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Zyban, developed by Glaxo Wellcome Inc., is indicated as an aid to smoking cessation treatment and will be available by prescription in six to eight weeks. The medicine includes a personalized patient support program called the Zyban Advantage Plan(TM). The support program will be available at no additional cost to the patient.
Zyban is distinctly different from existing therapies to treat nicotine addiction in that it is a nicotine-free tablet. The current alternative involves replacing cigarettes with either a nicotine patch or nicotine gum.
In addition, patients start Zyban before they quit smoking. They are advised to set a date to stop smoking during the second week of therapy to allow Zyban to reach adequate blood levels. Nicotine replacement products require users to quit smoking completely on the day therapy begins.
Experts in smoking cessation say that smoking is a biochemical addiction, not just a bad habit. While it is not clear how Zyban works, it does effect noradrenergic and/or dopaminergic mechanisms in the brain which have been implicated as pathways of nicotine addiction.
Zyban is the first nicotine - free prescription medicine to treat tobacco dependence by affecting the biology of addiction. Combining this medication with social support and some simple skills to quit smoking gives individuals new hope in overcoming tobacco addiction.
Success is highly dependent on the smoker's level of commitment and ability to manage triggers associated with smoking.
It is for this reason that the Zyban Advantage Plan was developed. The Zyban Advantage Plan is offered at no cost to patients taking Zyban and provides additional support and specific smoking cessation techniques. The makers of Zyban recommend that the drug therapy and the Zyban Advantage Plan be used as part of a comprehensive smoking cessation treatment program as recommended by a healthcare professional.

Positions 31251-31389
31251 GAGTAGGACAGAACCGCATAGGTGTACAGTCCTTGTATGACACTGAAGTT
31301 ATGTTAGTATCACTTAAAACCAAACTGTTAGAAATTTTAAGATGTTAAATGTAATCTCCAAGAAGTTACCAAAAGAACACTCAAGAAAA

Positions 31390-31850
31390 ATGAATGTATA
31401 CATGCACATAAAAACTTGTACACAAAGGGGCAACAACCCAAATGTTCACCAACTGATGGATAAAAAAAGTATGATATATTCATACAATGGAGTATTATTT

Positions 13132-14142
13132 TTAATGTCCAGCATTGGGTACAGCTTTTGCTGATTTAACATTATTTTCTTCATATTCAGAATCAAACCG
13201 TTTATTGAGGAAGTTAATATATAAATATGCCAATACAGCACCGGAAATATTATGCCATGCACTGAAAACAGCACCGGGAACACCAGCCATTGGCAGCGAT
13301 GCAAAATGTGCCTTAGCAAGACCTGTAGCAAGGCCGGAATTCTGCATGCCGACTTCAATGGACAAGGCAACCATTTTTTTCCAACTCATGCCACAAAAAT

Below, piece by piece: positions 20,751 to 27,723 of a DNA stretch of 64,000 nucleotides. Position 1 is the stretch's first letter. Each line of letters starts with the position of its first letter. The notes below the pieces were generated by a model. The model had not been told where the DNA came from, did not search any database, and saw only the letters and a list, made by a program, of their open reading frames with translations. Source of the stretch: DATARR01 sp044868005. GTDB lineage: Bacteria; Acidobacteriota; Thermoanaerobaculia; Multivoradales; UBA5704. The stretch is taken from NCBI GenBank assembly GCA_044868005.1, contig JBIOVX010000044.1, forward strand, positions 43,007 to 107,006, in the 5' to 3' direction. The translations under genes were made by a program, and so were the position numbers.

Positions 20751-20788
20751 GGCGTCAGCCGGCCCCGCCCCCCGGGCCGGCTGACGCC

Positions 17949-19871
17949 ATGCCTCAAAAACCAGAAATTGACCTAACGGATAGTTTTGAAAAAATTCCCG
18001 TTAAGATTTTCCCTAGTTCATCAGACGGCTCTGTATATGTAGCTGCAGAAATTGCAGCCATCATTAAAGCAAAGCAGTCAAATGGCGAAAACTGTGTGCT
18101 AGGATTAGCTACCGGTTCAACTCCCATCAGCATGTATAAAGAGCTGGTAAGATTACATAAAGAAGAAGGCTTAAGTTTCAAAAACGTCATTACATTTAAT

Efficacy of Zyban
The effectiveness of Zyban as an aid to smoking cessation was demonstrated in two placebo-controlled, double-blind studies involving over 1,500 chronic smokers who smoked at least 15 cigarettes a day. In one study, Zyban was compared to placebo; in the other study, Zyban was evaluated versus placebo, a nicotine patch (Ciba-Geigy Corporation's Habitrol(R)), and the if Zyban with the nicotine patch. In both studies, all patients received brief individual smoking cessation counseling.
In the study involving the patch, patients treated with Zyban had significantly higher four-week quit rates than those treated with the patch. Patients treated with the combination of Zyban and the patch had significantly higher quit rates than those treated with the patch alone. Quit rates with combination therapy, while higher, were not statistically higher than quit rates with Zyban alone. The four-week quit rates from this study were 23% for placebo; 36% for the patch; 49% for Zyban; and 58% for the combination of Zyban and the patch.
Results from the two studies demonstrated that patients treated with Zyban 300 mg/day had more than a two-fold chance of quitting than patients treated with placebo. Quit rates in clinical trials are affected by the population selected and may be lower for the general population.
For many patients, treatment with Zyban reduced withdrawal symptoms. Withdrawal symptoms showing the most pronounced reductions were: irritability, frustration or anger, anxiety, difficulty concentrating, restlessness, and depressed mood or negative affect. In patients treated with Zyban, there also was evidence of a reduction in craving for cigarettes or urge to smoke.
The most common side effects associated with the use of Zyban are dry mouth and insomnia. These side effects are generally mild and often disappear after a few weeks.
The use of Zyban also is associated with a dose-dependent risk of seizure. Therefore, higher than recommended doses should not be prescribed and Zyban should not be used in people who are already taking Wellbutrin(R), Wellbutrin(R) SR, or any other medications that contain bupropion.
Zyban also should not be used in patients with a seizure disorder who have a history or are currently diagnosed with bulimia or anorexia nervosa. It also should not be used in people who are taking or have recently taken a monoamine oxidase inhibitor (MAOI). It is important that patients tell their healthcare professional about all medicines -- prescription or over-the-counter -- they are taking or plan to take.
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